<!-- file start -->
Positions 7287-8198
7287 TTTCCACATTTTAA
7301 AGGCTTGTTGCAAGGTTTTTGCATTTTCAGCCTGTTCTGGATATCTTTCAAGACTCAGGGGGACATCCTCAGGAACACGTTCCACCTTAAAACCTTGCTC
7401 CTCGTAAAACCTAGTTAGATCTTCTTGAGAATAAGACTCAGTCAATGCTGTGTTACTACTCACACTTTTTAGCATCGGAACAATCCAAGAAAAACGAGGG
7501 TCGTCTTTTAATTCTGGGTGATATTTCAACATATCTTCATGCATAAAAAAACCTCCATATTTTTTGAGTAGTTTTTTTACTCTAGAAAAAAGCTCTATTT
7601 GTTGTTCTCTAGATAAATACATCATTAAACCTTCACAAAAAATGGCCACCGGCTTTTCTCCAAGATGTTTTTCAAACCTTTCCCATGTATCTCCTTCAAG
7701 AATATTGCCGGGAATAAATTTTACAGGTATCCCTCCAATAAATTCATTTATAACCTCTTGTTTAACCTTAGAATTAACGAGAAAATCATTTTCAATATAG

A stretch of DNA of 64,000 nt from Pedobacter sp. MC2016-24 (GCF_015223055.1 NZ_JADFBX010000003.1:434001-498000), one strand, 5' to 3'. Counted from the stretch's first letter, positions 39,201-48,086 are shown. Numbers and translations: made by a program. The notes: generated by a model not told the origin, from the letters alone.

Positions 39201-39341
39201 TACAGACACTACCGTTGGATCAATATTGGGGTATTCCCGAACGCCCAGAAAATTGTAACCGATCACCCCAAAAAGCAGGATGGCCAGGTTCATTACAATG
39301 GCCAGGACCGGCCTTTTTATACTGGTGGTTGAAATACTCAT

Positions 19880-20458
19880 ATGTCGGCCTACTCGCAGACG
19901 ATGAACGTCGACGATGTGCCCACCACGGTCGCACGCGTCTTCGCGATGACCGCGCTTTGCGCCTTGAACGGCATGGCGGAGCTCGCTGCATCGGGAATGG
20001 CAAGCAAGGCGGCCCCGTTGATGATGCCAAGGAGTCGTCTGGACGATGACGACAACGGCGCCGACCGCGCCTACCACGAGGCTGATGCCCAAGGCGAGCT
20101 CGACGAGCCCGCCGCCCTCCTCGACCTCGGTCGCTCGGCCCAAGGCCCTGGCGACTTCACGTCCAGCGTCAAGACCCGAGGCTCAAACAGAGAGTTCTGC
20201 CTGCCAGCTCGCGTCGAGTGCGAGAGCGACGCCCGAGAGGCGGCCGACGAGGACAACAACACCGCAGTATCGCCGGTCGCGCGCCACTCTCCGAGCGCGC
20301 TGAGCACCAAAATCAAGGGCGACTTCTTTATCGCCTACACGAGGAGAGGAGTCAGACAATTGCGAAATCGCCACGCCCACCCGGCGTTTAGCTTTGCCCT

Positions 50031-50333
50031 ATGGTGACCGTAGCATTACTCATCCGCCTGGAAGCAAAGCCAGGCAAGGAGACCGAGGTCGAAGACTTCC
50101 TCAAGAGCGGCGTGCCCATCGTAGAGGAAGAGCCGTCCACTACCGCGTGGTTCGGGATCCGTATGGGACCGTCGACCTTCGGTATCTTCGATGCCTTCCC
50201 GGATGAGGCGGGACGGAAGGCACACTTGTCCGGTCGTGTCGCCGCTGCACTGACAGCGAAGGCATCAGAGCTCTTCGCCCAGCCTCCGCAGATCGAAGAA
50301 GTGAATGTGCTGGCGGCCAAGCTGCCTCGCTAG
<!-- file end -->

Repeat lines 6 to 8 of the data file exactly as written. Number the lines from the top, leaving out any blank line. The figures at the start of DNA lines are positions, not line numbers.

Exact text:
7601 GTTGTTCTCTAGATAAATACATCATTAAACCTTCACAAAAAATGGCCACCGGCTTTTCTCCAAGATGTTTTTCAAACCTTTCCCATGTATCTCCTTCAAG
7701 AATATTGCCGGGAATAAATTTTACAGGTATCCCTCCAATAAATTCATTTATAACCTCTTGTTTAACCTTAGAATTAACGAGAAAATCATTTTCAATATAG

A stretch of DNA of 64,000 nt from Pedobacter sp. MC2016-24 (GCF_015223055.1 NZ_JADFBX010000003.1:434001-498000), one strand, 5' to 3'. Counted from the stretch's first letter, positions 39,201-48,086 are shown. Numbers and translations: made by a program. The notes: generated by a model not told the origin, from the letters alone.